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From the Senior School Director of Teaching and Learning

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From the Senior School Director of Teaching and Learning

Jason CB
Mr Jason Corbett-Jones
Director of Teaching & Learning - Senior School

I received a package this week, delivered to my home. Within a few hours, an email from Australia Post arrived in my inbox. It read:

“We’d appreciate a few minutes of your time to provide feedback on your experience. This helps us improve our delivery service to you so next time it will be even better.”

In our modern age, we are constantly being asked to review products and services, no matter how brief the encounter or mild the service. In the last few weeks, I have been asked to review a restaurant, a clothing store, an airport lounge, an Uber trip, a phone call to an electricity provider, and even a public toilet!

Sometimes I long for the days when you could buy a product or service and were not expected to leave a review.

Another worrying trend is that there is an expectation that everything should get a 5-star rating. Anything less and it may constitute a phone call from a worried manager.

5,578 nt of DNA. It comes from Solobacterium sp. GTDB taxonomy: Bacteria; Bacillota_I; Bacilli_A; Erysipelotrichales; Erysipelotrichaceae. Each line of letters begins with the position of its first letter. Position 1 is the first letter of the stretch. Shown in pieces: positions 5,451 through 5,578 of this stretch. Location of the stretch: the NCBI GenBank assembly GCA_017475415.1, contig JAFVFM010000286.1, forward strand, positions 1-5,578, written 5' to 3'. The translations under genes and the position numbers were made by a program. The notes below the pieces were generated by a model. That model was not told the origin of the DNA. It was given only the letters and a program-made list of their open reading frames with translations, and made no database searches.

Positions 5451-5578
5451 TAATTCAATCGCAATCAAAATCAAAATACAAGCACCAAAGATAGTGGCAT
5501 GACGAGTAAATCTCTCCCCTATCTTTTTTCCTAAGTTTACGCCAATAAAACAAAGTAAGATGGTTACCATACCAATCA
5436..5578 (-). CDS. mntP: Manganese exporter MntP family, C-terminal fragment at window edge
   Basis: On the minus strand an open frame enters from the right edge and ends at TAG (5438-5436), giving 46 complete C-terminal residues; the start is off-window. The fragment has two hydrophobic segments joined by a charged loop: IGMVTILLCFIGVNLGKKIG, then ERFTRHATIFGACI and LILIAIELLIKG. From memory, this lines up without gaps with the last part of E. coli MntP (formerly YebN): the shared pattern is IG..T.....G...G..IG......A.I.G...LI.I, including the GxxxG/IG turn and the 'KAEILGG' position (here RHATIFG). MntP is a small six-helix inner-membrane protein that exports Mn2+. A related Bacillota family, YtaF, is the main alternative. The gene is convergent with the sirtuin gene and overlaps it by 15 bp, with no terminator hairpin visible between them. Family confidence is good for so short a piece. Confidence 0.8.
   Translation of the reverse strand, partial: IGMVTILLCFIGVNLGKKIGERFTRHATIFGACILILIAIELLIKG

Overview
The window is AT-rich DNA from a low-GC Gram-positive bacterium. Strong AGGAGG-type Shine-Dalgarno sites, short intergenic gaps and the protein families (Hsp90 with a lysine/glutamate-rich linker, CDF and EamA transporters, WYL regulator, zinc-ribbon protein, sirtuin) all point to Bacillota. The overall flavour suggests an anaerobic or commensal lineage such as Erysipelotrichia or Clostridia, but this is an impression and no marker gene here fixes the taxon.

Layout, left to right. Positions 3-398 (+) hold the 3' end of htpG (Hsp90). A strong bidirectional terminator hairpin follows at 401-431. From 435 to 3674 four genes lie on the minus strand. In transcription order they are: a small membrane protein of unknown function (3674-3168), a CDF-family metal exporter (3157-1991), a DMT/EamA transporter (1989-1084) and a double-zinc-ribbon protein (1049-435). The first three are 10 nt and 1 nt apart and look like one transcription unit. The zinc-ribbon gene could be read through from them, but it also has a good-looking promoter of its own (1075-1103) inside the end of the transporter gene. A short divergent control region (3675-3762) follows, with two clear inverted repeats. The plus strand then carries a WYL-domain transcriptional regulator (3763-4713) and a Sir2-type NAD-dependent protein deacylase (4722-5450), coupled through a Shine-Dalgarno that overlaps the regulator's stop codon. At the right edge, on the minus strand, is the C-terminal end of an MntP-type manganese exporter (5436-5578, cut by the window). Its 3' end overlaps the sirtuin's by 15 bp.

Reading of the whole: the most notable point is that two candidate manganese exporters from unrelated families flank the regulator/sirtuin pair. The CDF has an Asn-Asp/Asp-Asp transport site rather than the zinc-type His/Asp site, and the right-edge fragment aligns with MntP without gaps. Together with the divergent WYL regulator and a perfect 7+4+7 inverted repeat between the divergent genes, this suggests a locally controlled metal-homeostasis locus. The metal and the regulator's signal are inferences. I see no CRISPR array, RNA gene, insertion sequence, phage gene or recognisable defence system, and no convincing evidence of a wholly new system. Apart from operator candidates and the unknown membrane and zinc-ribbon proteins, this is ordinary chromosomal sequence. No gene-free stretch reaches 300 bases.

Perhaps this reflects a concern that anything less than a perfect rating is a terrible rating. 4 stars instead of 5 stars somehow indicates something is very wrong. I know I am guilty of being quite judgmental of businesses based on reviews. When I am in an unfamiliar town or city, I will use Google reviews to locate the highest-rated cafes and other businesses. 4.9 is my cut-off point!

Unfortunately for some of our students, they also can feel deflated if they receive a less-than-perfect mark or rating on their work or in their reports for the ticked boxes. Parents can become concerned unless there is a neat column of ticks all on the far-right side.

It is tricky for educators to strike a balance between providing honest feedback whilst also enabling students to feel empowered to improve.

As school reports arrive home, we want students to know that they are more than just a series of ticked boxes, rankings, marks, and comments. Each student has the potential to improve and exceed our expectations.

Teachers have provided many useful suggestions as to how students can improve, and I encourage students and parents to note these and implement them into their daily habits. Results should not define us but encourage us to continually improve and grow.